8     (forearm or shaft or midshaft or diaphys$).tw. (41160)
9     and/7-8 (2654)
10     exp Pediatrics/ (37196)
11     exp Infant/ (832486)
12     exp Child/ (1359668)
13     Adolescent/ not exp Adult/ (416670)
14     (paediatr$ or pediatr$ or neonate$ or bab$3 or infant$ or child$ or teenage$ or adolescen$).tw. (1176311)
15     or/10-14 (2173073)
16     and/9,15 (872)
17     Randomized controlled trial.pt. (300417)
18     Controlled clinical trial.pt. (81837)
19     randomized.ab. (207921)
20     placebo.ab. (122109)
21     Drug therapy.fs. (1427896)
22     randomly.ab. (151069)
23     trial.ab. (214457)
24     groups.ab. (1009219)
25     or/17-24 (2634820)
26     exp Animals/ not Humans/ (3543352)
27     25 not 26 (2233968)
28     and/16,27 (82)

 

EMBASE (OvidSP)

1     Radius/ or Ulna/ (9773)
2     Fracture/ or exp Fracture Fixation/ or exp Fracture Healing/ (101940)
3     1 and 2 (1671)
4     Radius Fracture/ or Ulna Fracture/ (6636)
5     3 or 4 (7777)
6     ((forearm or radius or radial or ulna$1) adj3 fractur$).tw. (5355)
7     5 or 6 (9741)
8     (shaft or diaphys$).tw. (19550)
9     7 and 8 (893)
10     exp Pediatrics/ (57963)
11     exp Infant/ (457420)
12     exp Child/ (1449902)
13     Adolescent/ not exp Adult/ (402011)
14     (paediatr$ or pediatr$ or neonate$ or bab$3 or infant$ or child$ or teenage$ or adolescen$).tw. (1357992)
15     10 or 11 or 12 or 13 or 14 (2135713)
16     9 and 15 (291)
17     exp Randomized Controlled trial/ (290476)
18     exp Double Blind Procedure/ (101826)
19     exp Single Blind Procedure/ (13968)
20     exp Crossover Procedure/ (30289)
21     Controlled Study/ (3460885)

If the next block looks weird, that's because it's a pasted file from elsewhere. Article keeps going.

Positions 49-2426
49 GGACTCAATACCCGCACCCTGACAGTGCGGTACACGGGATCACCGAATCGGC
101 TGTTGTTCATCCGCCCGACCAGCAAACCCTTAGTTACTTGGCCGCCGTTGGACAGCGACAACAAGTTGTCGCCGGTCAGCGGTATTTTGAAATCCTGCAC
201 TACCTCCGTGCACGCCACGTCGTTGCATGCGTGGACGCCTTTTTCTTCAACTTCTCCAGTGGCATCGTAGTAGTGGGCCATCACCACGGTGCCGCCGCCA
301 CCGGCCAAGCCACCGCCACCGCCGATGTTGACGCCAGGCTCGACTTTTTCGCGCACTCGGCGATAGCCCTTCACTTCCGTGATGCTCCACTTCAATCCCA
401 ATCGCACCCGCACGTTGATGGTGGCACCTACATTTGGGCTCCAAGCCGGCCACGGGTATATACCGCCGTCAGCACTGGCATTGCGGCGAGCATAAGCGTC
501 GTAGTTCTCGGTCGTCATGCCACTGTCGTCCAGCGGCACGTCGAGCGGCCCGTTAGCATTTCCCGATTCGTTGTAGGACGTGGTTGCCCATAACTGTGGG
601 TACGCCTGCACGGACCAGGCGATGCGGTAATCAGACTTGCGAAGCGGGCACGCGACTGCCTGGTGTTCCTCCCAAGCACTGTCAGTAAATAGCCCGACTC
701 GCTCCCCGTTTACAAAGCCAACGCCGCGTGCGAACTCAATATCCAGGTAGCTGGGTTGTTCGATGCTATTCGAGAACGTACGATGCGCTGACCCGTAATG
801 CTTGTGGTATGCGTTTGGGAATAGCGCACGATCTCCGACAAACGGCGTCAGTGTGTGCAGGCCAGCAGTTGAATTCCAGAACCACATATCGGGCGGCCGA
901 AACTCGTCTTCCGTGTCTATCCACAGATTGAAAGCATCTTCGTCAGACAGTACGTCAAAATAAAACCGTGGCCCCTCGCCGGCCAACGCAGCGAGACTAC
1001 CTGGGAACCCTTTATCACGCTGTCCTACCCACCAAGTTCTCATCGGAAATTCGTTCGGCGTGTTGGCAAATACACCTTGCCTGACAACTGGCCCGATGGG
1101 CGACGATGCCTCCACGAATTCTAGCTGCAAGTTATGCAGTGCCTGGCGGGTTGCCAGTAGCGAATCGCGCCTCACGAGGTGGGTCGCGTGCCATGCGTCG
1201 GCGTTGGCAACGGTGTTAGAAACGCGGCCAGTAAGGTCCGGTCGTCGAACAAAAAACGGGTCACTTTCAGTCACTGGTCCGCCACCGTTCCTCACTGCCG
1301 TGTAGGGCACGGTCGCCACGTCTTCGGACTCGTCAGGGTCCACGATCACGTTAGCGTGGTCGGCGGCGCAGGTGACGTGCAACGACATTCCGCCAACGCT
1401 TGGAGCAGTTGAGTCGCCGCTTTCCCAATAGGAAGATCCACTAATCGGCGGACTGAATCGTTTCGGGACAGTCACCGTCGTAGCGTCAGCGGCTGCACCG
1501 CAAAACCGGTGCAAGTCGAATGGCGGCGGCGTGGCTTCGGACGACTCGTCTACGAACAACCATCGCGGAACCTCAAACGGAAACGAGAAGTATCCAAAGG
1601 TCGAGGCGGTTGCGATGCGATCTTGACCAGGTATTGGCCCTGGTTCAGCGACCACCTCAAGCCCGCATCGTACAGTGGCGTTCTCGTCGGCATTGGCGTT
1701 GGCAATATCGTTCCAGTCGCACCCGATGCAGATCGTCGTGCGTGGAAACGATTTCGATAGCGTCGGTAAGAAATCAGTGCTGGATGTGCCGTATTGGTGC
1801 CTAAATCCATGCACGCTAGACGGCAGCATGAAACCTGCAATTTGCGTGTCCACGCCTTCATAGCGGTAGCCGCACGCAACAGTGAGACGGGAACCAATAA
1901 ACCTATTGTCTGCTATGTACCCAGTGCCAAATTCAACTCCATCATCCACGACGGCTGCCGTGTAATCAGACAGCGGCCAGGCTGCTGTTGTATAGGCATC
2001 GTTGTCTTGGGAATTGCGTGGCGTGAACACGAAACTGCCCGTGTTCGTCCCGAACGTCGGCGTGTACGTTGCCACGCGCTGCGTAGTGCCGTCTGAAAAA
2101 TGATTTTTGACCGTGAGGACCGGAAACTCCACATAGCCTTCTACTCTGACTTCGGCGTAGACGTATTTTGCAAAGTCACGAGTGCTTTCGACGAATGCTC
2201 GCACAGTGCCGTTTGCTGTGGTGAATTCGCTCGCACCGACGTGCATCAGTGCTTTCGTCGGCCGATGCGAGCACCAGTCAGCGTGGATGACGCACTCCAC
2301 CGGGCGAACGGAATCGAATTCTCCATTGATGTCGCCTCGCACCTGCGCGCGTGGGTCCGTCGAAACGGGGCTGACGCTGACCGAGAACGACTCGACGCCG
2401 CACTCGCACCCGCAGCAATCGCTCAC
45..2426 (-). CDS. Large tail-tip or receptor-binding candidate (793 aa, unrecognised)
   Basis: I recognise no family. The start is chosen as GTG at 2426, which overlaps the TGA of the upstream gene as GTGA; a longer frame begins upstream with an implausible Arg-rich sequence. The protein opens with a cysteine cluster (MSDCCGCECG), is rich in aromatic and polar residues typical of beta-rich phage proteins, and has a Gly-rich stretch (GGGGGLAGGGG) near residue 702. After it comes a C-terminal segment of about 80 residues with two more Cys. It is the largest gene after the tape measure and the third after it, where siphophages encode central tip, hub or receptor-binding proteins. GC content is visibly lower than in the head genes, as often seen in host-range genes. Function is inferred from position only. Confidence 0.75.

22     or/17-21 (3527135)
23     ((clinical or controlled or comparative or placebo or prospective$ or randomi#ed) adj3 (trial or study)).tw. (535863)
24     (random$ adj7 (allocat$ or allot$ or assign$ or basis$ or divid$ or order$)).tw. (132542)
25     ((singl$ or doubl$ or trebl$ or tripl$) adj7 (blind$ or mask$)).tw. (130488)
26     (cross?over$ or (cross adj1 over$)).tw. (55289)
27     ((allocat$ or allot$ or assign$ or divid$) adj3 (condition$ or experiment$ or intervention$ or treatment$ or therap$ or control$ or group$)).tw. (158921)
28     or/23-27 (803148)
29     or/22,28 (3901636)
30     limit 29 to human (2361931)
31     30 and 16 (53)

 

Current Controlled Trials

  1. children AND fracture
  2. paediatric AND fracture
  3. pediatric AND fracture

 

WHO International Clinical Trials Registry

Advanced Search facility: multiple searches carried out in both the ‘Title’, or ‘Condition’ fields (separately), limiting to ‘Clinical trials in children’

Recruitment status: all.

  1. forearm and fracture
  2. torus and fracture
  3. buckle and fracture
  4. radius and fracture
  5. ulna and fracture

 

History

  1. Top of page
  2. Background
  3. Objectives
  4. Methods
  5. Results
  6. Discussion
  7. Authors' conclusions
  8. Acknowledgements
  9. Data and analyses
  10. Appendices
  11. History
  12. Contributions of authors
  13. Declarations of interest
  14. Sources of support
  15. Differences between protocol and review
  16. Index terms

Protocol first published: Issue 3, 2009
Review first published: Issue 11, 2011

 

Contributions of authors

  1. Top of page
  2. Background
  3. Objectives
  4. Methods
  5. Results
  6. Discussion
  7. Authors' conclusions
  8. Acknowledgements
  9. Data and analyses
  10. Appendices
  11. History
  12. Contributions of authors
  13. Declarations of interest
  14. Sources of support
  15. Differences between protocol and review
  16. Index terms

Alwyn Abraham:

  1. Conception and design of study
  2. Analysis and interpretation of data.
  3. Drafting the review
  4. Guarantor of the review

Sujit Kumar:

  1. Conception and design of study
  2. Commenting on the draft critically for intellectual content
  3. Final approval of the document to be published.

Sameena Chaudhry:

  1. Analysis and interpretation of data